Supernatural Carries On In The End

Supernatural aired its very last episode “Carry On” a couple of nights ago, which brought an end to the long-running horror/fantasy series about two brothers, Sam and Dean Winchester (Jared Padalecki and Jensen Ackles), and their adventures in hunting supernatural forces. As a series finale it left me feeling unsure about how I felt about it. But the more I think about it the more I feel that its penultimate episode “Inherit the Earth” would have been a better finale.

*Major Spoilers will follow*

“Carry On” was a fine episode and basically served as a coda to the lives of the Winchester Brothers. Some may think the very last episode should have been some kind of epic throw down against the forces of evil but Supernatural ended the way it began with a monster-of-the-week episode. In this case, a nest of vampires. Honestly this was the least interesting element of the episode. What followed after the vampires were killed was more important. OK, final warning on spoilers ahead.

Dean died after the vampires were killed after being impaled on a metal rod sticking out of post. It was a bit of a surprise and kind of underwhelming as far as deaths go. That is because the two brothers (and their allies and enemies) have been killed before multiple times in the show and then resurrected. It was hard to believe this was it. Or that the show creators felt this was best to finally kill Dean off in a sort of mundane manner. Yet others may feel it was appropriate that the great Dean Winchester not die in some epic battle but during a humdrum mission. I disagree, and find it surprising that Sam would not try to find a way to resurrect his brother.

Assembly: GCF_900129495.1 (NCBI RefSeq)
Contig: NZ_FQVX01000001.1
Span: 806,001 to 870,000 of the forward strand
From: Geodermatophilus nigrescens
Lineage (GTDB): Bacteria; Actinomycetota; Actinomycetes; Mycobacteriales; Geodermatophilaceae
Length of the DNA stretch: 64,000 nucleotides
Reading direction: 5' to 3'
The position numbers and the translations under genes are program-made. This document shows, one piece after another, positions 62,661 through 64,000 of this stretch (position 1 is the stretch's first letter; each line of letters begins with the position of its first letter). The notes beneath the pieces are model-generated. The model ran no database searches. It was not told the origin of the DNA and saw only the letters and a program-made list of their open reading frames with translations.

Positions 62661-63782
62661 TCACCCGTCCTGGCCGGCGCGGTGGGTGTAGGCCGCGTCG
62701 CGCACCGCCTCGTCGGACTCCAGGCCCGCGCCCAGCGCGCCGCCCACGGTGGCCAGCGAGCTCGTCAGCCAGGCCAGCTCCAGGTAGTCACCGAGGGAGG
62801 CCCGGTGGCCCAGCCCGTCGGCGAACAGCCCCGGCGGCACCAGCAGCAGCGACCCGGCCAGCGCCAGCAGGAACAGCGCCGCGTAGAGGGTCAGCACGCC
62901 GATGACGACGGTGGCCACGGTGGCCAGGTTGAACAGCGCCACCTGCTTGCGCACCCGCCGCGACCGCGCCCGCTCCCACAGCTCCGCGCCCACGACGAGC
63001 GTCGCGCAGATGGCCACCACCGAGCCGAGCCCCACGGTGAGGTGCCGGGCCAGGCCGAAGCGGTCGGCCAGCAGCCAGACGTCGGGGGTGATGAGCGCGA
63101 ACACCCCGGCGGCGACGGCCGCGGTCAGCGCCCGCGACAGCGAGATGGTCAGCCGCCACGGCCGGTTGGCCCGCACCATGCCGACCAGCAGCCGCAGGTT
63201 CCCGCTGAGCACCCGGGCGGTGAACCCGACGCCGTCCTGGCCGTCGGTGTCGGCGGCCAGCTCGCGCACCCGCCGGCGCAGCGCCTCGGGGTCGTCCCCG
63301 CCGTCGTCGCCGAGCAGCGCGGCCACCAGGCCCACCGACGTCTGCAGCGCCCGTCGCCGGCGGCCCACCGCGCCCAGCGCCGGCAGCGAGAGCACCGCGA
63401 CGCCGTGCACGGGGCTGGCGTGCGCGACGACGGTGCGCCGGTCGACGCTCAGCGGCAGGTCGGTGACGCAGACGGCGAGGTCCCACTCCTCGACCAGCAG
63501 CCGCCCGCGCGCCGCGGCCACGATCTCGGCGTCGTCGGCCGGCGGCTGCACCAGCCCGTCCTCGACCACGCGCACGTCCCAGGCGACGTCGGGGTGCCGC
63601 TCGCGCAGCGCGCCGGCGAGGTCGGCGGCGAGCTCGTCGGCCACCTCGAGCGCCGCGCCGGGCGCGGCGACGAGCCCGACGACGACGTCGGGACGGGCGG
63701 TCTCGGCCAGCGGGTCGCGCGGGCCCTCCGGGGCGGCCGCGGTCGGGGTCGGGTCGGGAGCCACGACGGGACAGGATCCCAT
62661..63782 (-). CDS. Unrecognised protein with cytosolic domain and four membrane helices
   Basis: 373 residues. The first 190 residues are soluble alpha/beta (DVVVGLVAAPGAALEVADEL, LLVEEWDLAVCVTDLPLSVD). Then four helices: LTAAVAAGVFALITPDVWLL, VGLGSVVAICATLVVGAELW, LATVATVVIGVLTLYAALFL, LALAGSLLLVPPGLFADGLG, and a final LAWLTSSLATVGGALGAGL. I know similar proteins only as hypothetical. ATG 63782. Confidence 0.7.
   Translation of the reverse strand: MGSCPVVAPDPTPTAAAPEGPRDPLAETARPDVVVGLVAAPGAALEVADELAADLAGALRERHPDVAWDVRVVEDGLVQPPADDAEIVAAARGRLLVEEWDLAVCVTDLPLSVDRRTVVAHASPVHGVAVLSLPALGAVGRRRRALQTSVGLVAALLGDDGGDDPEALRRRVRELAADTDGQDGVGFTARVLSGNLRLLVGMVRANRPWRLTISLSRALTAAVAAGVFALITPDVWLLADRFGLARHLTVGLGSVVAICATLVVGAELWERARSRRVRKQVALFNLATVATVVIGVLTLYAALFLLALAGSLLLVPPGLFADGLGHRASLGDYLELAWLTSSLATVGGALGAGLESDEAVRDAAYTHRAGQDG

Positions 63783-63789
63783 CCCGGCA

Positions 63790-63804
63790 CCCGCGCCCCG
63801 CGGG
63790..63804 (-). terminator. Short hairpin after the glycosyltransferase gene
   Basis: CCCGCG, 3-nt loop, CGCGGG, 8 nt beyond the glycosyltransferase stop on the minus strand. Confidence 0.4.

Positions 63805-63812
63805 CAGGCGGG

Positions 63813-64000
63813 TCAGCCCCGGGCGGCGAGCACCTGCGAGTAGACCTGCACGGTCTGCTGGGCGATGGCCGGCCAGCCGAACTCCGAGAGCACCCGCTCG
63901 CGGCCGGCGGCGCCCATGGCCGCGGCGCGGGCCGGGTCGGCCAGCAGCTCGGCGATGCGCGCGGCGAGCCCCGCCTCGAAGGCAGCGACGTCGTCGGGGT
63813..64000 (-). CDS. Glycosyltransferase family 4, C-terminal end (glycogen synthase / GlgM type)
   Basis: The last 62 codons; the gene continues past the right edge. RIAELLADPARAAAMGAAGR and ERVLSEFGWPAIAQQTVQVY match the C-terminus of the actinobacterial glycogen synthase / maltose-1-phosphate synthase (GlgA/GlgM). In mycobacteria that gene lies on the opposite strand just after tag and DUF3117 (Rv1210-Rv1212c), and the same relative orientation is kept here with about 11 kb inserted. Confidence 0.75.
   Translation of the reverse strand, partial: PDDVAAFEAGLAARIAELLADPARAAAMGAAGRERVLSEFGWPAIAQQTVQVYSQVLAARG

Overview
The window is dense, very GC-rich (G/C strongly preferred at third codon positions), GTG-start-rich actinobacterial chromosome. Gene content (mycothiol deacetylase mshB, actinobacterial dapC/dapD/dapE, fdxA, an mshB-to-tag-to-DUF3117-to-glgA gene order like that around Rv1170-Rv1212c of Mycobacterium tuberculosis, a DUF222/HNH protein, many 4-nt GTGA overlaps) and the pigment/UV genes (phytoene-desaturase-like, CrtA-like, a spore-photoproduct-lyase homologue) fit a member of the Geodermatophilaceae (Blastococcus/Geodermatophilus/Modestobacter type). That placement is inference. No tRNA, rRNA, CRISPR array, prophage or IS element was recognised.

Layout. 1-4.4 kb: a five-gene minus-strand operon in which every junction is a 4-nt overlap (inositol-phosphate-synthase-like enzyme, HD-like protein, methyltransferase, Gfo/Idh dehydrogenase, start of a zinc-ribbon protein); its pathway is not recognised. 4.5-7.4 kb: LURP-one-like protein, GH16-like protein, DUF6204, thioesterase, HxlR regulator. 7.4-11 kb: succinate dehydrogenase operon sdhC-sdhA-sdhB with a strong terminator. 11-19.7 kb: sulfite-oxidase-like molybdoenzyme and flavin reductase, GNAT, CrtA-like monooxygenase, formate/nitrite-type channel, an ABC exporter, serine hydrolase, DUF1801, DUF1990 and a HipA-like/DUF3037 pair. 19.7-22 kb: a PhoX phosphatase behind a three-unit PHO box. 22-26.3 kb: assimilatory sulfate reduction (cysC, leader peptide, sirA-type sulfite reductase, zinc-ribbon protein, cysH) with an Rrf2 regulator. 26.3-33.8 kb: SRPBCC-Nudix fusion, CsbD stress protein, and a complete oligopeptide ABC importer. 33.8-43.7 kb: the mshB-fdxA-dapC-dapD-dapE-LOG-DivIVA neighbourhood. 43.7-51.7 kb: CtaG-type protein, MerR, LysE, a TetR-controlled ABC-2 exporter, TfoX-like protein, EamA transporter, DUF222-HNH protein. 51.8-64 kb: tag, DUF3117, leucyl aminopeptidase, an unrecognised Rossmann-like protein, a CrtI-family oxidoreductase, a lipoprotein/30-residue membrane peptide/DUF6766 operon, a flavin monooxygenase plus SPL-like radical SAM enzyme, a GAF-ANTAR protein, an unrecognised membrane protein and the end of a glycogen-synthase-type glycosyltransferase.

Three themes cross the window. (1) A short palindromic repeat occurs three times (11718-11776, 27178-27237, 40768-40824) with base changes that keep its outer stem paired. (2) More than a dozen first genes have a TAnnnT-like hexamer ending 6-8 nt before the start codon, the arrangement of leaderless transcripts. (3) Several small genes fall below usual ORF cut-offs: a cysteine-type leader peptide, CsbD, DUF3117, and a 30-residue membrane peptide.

winchester heaven

The scenes that followed with Sam Winchester mourning his brother with only Dean’s recently adopted dog for company was heartbreaking. However, by this point I was wondering if the show ran out of money because of the lack of guest stars. Sure, we got to see Bobby Singer (Jim Beaver) in heaven with Dean, but none of the other mainstays like Castiel (Misha Collins) or Jack (Alexander Culvert) showed up. I read that this episode was filmed after the show’s shutdown ended (thanks again COVID-19) and the showrunners did not want to risk bringing in many people unless necessary. Still, the lack of mourners/guest appearances robbed the impact of Dean’s sudden passing.

As Dean explored heaven (basically shown as the empty backwoods and roads of middle America), scenes were intercut showing Sam moving on with his life as the song by Kansas, “Carry On Wayward Son”, the show’s unofficial theme song, played. He fathered a son he named after his brother; we don’t see who the child’s mother was, presumably it was his girlfriend Eileen (Shoshannah Stern), but we never got a good look; and Sam grew old and died with his adult son at his side. Cue to tears as Sam and Dean Winchester were finally reunited in heaven. The end.